A weak urine stream, urgency, hesitancy, incomplete emptying, and nighttime trips to the bathroom: These are the classic symptoms of benign prostatic hyperplasia (BPH). BPH is caused by age-related enlargement of the prostate. Half of men in their 60s and 85 percent over age 80 have prostates that are large enough to constrict the urethra and cause urinary problems.
Two types of drugs are prescribed for BPH. Alpha-blockers relax the smooth muscles in the prostate and neck of the bladder. They do improve urine flow but may also relax the arteries and can drive blood pressure too low, resulting in lightheadedness and dizziness.
Another class of drugs, 5-alpha reductase inhibitors, shrink the prostate by inhibiting the enzyme that converts testosterone to dihydrotestosterone (DHT), the hormone that stimulates prostate growth. These drugs are bad news. In addition to causing erectile dysfunction, low libido, and ejaculation problems, they are linked with increased risk of aggressive prostate cancer and birth defects in male babies whose mothers are exposed to the drugs during pregnancy.
For intractable symptoms such as urinary retention, invasive procedures may be required. Transurethral resection of the prostate (TURP) involves snaking a roto-rooter-like device up through the penis to cut away prostate tissue that blocks the urethra. Lasers, heat, freezing, microwaves, and radio waves are also used to remove excess tissue and, in very severe cases, prostatectomy (surgical removal of the prostate) is performed. All these procedures have serious side effects, including surgical, sexual, and urinary complications. And with the exception of prostatectomy, about 10 percent of patients require repeat treatment within five years.
Supplements for Prostate Support
Saw palmetto (Serenoa repens) inhibits 5-alpha-reductase and thus the conversion of testosterone to DHT and its stimulating effects on the prostate—without the drugs’ adverse effects. And it’s not just for prevention, as demonstrated in numerous clinical trials.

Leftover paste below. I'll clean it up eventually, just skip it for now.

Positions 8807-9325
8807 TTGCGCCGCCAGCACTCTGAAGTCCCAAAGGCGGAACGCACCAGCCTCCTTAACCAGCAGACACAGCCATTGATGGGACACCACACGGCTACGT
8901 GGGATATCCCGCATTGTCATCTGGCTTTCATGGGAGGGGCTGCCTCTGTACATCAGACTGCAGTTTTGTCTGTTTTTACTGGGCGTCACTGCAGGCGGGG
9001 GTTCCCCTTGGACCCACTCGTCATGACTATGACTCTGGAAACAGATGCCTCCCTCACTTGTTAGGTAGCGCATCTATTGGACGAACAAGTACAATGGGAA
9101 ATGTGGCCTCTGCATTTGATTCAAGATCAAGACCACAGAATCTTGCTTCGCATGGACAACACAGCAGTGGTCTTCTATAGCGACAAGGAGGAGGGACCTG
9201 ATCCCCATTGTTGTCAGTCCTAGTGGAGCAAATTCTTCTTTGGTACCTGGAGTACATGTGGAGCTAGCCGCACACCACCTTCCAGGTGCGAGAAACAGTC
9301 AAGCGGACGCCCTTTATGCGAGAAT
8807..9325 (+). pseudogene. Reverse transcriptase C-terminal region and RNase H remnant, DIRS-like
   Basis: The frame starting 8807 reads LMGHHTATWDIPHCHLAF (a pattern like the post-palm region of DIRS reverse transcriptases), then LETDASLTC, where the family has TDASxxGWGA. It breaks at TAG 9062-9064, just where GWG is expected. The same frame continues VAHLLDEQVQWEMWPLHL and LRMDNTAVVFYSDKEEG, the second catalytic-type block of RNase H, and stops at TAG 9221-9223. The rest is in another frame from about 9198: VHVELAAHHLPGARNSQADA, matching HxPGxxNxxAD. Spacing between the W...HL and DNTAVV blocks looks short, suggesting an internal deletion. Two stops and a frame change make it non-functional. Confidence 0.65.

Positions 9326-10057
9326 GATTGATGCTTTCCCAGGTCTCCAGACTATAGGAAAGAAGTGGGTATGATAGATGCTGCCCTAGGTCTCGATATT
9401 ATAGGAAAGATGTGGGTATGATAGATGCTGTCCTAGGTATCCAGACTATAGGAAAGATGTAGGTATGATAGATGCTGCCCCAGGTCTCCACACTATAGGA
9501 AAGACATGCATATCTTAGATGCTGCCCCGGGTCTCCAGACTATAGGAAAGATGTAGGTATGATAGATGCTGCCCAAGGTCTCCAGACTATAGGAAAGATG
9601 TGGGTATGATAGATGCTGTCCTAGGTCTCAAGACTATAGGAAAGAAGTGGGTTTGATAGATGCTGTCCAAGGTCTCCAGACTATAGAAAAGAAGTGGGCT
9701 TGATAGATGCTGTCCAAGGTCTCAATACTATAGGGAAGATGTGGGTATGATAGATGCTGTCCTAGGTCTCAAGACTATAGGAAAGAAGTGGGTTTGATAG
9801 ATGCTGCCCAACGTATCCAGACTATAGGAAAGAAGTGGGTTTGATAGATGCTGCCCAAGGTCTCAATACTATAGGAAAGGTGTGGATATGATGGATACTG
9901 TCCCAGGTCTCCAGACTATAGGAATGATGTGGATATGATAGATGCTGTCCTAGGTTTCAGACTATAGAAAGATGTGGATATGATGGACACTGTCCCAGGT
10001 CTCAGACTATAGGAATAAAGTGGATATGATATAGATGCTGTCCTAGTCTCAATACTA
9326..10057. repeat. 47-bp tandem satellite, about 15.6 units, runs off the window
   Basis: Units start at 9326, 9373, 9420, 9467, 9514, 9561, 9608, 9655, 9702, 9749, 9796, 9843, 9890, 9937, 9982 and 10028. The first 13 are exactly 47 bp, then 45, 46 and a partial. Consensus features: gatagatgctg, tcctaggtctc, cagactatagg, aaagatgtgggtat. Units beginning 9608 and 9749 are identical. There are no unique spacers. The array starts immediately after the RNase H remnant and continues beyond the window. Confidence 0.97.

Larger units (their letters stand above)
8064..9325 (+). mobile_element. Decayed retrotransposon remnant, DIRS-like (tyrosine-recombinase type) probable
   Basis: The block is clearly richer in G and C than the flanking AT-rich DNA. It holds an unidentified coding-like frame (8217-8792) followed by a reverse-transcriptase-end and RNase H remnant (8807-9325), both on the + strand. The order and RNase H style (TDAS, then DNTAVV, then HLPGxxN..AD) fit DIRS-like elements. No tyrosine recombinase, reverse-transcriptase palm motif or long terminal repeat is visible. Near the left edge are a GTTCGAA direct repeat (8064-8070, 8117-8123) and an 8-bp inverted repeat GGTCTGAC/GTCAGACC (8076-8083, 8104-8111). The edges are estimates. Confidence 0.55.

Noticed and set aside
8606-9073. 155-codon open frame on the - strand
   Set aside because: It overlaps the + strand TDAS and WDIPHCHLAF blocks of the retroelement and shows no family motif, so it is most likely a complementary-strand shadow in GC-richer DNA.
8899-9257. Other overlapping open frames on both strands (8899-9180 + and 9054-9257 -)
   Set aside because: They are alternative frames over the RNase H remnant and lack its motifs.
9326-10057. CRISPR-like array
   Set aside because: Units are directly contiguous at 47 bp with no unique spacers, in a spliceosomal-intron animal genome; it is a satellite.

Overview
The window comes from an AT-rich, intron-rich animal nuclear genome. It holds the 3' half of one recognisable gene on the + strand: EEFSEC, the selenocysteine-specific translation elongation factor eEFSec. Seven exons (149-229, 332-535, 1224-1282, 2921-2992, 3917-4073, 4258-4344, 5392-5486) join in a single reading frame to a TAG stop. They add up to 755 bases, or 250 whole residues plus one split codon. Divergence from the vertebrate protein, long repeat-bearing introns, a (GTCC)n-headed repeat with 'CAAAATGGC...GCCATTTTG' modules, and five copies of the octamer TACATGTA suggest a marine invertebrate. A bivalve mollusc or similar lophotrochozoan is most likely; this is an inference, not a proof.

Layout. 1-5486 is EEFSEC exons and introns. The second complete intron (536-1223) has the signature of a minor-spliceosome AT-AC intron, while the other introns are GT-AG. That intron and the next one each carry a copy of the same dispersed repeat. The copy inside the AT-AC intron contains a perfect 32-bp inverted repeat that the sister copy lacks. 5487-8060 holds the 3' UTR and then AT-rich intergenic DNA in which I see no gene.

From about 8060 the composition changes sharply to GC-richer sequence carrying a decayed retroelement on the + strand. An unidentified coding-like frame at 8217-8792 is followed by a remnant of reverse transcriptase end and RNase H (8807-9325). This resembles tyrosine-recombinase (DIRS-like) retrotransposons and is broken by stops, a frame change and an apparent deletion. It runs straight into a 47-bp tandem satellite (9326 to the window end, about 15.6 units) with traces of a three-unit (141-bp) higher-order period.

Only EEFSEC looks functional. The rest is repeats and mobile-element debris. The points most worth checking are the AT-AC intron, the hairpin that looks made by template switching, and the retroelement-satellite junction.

In a 2016 study, Spanish researchers followed 1,713 men with moderate to severe BPH who were being treated with alpha-blockers, 5-alpha-reduce inhibitors, or herbal supplements. When they were retested after six months, improvements in symptoms and quality of life were similar among all groups. The main difference? The men taking saw palmetto had fewer side effects.
Pygeum, stinging nettles, beta-sitosterol, and lycopene have been shown to have prostate benefits as well. Suggested doses of supplements for prostate health and BPH are: saw palmetto 320 mg, pygeum 100 mg, stinging nettles 200–300 mg, beta-sitosterol 130–180 mg, and lycopene 6–10 mg.
The Pain of Prostatitis
Prostatitis is an inflammatory condition marked by pain in the pelvis and a burning sensation while urinating. It’s a bear to treat. Doctors may prescribe antibiotics, but just one in 10 cases is due to bacterial infection, so they’re rarely effective. Anti-inflammatory medications, warm baths, prostate massage, and avoiding caffeine and alcohol may reduce symptoms, but they’re no cure.
Zinc (30–60 mg) may help. In a 12-week placebo-controlled clinical trial of men who had suffered with non-bacterial prostatitis for at least a year, those who took high doses of zinc reported significant improvements.
Flower pollen extract is another promising supplement, shown in several studies to reduce symptoms of prostatitis. The best-studied flower pollen extract is Cernilton/Graminex; take as directed.
And essential fatty acids (1,000–2,000 mg DHA/EPA) help suppress inflammation in this and other urological conditions as well.
The Big C
Prostate cancer is the condition men fear the most. Cancer is scary, but you need to understand that the prognosis is usually good—even without treatment. The likelihood of dying from prostate cancer is just 1 in 34.
Treatment, on the other hand, is virtually guaranteed to harm. Prostatectomy and radiation therapy are notorious for causing erectile dysfunction and urinary problems, and androgen suppression and chemotherapy have side effects of their own. If a PSA test is suggestive of cancer, look before you leap. For run-of-the-mill, low-grade disease—the kind most men have—these interventions do far more harm than good. Active surveillance with periodic monitoring is typically the way to go.
Regardless of what path you choose, I suggest you also make some significant lifestyle changes. In a year-long study of men with prostate cancer who opted for active surveillance, dietary changes, supplements, exercise, and stress reduction resulted in marked declines in PSA and tumor activity.
I’m not minimizing the scourge of prostate cancer, and aggressive and metastatic disease must be treated. But don’t forget that although autopsy reports reveal cancer in the prostates of half of men ages 70–80, most die with cancer, not of it.